Book Review: Masters of Doom

I recently had the chance to read through Masters of Doom by David Kushner. It covers the history of Id software, the creators of Doom, Quake, and a bunch of other games.

Before reading this book, I had a rough idea about the history of Id software, at least from Wolfenstein on. In my youth I would go over to a friend’s place, and play Doom or Quake. Because there were two of us and only one computer, it usually worked out that he would control the character’s movement and I would do the shooting (often to dreadful consequences). My introduction to Id software’s games is partially what sparked my interest in computer gaming and consequently game development.

I will say, the book does contain some fairly strong language. It’ll most likely sit on my shelf for quite a while before I pick it up. It isn’t anything that you wouldn’t hear on public transit, but it’s the kind of language that I’d rather avoid reading if I can.

That being said, the book does weave quite an amazing narrative of how Id came to be, how they hit their stride, and how things went sour between the founding fathers of Id. I found it did an incredible job of describing the feelings of each of the team members as various things happened.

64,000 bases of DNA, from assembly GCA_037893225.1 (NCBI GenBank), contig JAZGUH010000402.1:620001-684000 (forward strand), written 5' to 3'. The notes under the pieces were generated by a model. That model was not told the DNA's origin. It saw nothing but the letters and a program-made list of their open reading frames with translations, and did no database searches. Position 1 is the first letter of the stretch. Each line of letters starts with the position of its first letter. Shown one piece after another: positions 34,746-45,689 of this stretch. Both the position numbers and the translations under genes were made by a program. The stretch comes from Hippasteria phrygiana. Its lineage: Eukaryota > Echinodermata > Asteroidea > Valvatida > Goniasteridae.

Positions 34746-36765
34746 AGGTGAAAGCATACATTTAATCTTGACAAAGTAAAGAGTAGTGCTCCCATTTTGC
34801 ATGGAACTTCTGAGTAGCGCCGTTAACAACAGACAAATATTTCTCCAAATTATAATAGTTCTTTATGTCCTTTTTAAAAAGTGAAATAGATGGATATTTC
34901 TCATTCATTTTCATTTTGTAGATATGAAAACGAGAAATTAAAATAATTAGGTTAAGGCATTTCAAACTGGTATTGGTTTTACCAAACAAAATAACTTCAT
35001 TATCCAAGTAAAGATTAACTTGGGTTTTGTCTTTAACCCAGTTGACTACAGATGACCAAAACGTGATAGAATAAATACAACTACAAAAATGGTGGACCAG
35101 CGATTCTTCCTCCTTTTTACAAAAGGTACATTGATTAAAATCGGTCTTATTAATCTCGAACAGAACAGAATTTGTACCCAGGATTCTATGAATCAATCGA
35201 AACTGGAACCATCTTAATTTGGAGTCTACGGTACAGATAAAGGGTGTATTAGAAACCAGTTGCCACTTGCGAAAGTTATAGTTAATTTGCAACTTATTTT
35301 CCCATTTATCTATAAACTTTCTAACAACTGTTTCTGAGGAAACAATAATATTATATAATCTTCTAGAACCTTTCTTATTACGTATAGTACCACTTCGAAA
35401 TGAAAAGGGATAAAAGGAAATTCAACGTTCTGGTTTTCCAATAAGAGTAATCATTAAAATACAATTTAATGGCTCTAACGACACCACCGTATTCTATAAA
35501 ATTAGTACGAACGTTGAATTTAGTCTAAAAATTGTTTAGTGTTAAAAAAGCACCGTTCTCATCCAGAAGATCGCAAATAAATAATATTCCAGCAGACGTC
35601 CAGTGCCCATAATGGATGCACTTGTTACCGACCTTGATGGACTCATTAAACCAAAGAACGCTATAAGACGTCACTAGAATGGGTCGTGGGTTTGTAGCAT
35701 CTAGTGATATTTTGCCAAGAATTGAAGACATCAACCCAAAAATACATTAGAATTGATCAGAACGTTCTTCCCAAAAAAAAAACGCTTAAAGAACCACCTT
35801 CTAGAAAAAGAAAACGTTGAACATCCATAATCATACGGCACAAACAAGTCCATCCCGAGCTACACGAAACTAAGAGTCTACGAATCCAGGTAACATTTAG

Perhaps just being at a particular period in my life, this book got me thinking a lot about my own priorities. It would be amazing to have the skills of someone like Carmack or the charisma of someone like Romero, but after reading about how things have gone for them, I’m not sure I’d want it. To me, the most valuable thing I have (and will have) is my family. Being a hardcore programmer and spending 18 hours a day either coding or partying does sound like fun, but that fun has it’s price – a proper social life and relationships with loved ones. It does touch a bit on this in the book – Romero’s marriage and the effect that working crunch hours had on everyone.

Was it worth the read, and would I recommend it? For someone who is interested in the history of Id software and who is OK with a bit of terse language, I’d recommend it.


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